Translation and adaptation

The CPQ items were translated into Arabic using a forward-backward translation protocol [6]. First, the original CPQ items were independently translated by two study authors (a psychiatrist and a medical student) who are fluent in English and Arabic. Second, both translations were compared, and a provisional draft was produced. Third, the provisional draft was forwarded to another researcher (a psychologist), who translated the provisional Arabic version back into English without inspecting the baseline English version. The forward and backward translations were discussed by the translation team, and there were minor variations that were resolved through consensus. All items were deemed culturally appropriate. The final Arabic version of the CPQ was then tested with a small sample of medical students (n = 20). As there were no apparent problems, no further changes were deemed necessary.

Data analyses

IBM SPSS v.27 was applied to conduct descriptive analyses and estimate the reliability and the factor structure of the Arabic CPQ. The Kolmogorov-Smirnov and the Shapiro-Wilk tests (p < 0.01) were used to detect deviations from the normal distribution assumptions. Spearman correlation was used to assess the relationships between the study variables to establish convergent validity. From the entire dataset, two equal-sized random subsamples (n = 400) were extracted for Rasch analysis. Rasch analysis requires a sample size between 250 and 500 respondents to control for type I errors because chi-square statistics may be inflated with larger samples if using RUMM2030 [15]. Type II errors should be minimized by including a sufficient number of respondents (e.g., 20 per item) necessary for item calibrations. The rationale for using two samples for Rasch analysis was the following: By splitting up the sample into samples A and B, we were able to replicate our first Rasch analysis with a second sample and thus enhance robustness. Random samples were statistically equivalent in terms of demographic factors such as age and sex, as evidenced by the relevant test statistics included in Table 1.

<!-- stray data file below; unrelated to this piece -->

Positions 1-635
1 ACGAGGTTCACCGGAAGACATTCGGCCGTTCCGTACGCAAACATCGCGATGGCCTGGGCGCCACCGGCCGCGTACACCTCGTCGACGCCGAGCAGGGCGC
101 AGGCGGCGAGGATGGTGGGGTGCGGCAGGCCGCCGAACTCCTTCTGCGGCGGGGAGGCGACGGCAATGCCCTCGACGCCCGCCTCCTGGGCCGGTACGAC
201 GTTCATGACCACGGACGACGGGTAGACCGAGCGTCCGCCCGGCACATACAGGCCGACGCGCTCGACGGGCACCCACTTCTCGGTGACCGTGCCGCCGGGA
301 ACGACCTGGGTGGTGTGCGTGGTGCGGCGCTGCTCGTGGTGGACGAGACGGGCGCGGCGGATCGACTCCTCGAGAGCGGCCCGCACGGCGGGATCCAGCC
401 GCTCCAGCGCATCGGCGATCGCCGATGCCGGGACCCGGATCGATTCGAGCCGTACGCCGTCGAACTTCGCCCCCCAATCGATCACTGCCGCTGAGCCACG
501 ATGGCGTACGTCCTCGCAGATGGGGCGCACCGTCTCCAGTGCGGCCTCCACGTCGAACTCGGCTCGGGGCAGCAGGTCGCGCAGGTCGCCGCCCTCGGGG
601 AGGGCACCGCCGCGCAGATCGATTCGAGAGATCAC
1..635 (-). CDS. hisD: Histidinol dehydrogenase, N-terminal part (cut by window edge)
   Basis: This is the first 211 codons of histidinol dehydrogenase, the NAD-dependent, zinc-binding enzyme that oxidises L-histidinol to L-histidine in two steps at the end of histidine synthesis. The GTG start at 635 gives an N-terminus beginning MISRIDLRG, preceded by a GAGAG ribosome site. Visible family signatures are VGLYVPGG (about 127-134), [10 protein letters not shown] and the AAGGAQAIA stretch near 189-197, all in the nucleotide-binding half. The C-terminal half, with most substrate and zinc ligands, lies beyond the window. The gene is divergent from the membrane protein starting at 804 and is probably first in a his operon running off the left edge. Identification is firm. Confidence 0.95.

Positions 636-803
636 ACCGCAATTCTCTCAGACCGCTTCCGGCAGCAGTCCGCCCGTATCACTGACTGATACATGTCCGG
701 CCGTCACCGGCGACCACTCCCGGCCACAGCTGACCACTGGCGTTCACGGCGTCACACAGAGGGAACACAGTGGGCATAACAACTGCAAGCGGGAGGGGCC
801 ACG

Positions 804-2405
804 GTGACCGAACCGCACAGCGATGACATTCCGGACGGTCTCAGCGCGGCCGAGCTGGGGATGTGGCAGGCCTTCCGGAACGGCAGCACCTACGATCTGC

Table 1 Characteristics of the whole sample and random subsamples including tests for difference

Rasch analyses were performed by utilizing RUMM2030 [5] and followed the procedure recommended by Tennant and Conaghan [36] and reporting guidelines outlined elsewhere [18]. Two polytomous Rasch models were potentially applicable for the Arabic CPQ, including the rating scale model [4] and the partial credit model [22]. These models assume that differences between item response options vary, but the rating scale model also requires that such differences are similar across all scale items. However, the partial credit model rejects the assumption of item uniformity and implies that response option structure varies across individual items [22]. The likelihood-ratio test is used to test the uniformity of thresholds across individual items, and if significant differences are detected, the unrestricted partial credit Rasch model is applied. The rating scale model is used if the likelihood-ratio test is not significant [36].

Rasch analysis starts with evaluating the overall data fit to the Rasch model, followed by screening of individual items and evaluation of correlations between fit residuals of individual items that may impact the overall model fit. The criteria for the Rasch model fit include non-significant interaction between items and a latent trait (e.g., perfectionism) evaluated by the chi-square test (p > 0.05), the individual items fit residuals within the range between − 2.50 and + 2.50, the correlations between fit residuals of individual items not exceeding 0.20, and no differential item functioning (DIF) due to personal factors (e.g., age, sex) [8, 36]. We have created three age categories for DIF testing based on the sample distribution, including 18–22 (35%), 23–29 (35%), and 30–80 (30%). The Person Separation Index (PSI) is typically used to assess the reliability in Rasch model analysis, which assesses the ability of a scale to differentiate between individuals with different levels of a latent trait (e.g., perfectionism). PSI was interpreted in a similar way to Cronbach’s alpha, with 0.70 considered as acceptable reliability for the assessment of groups and 0.80 and higher for assessments of individuals.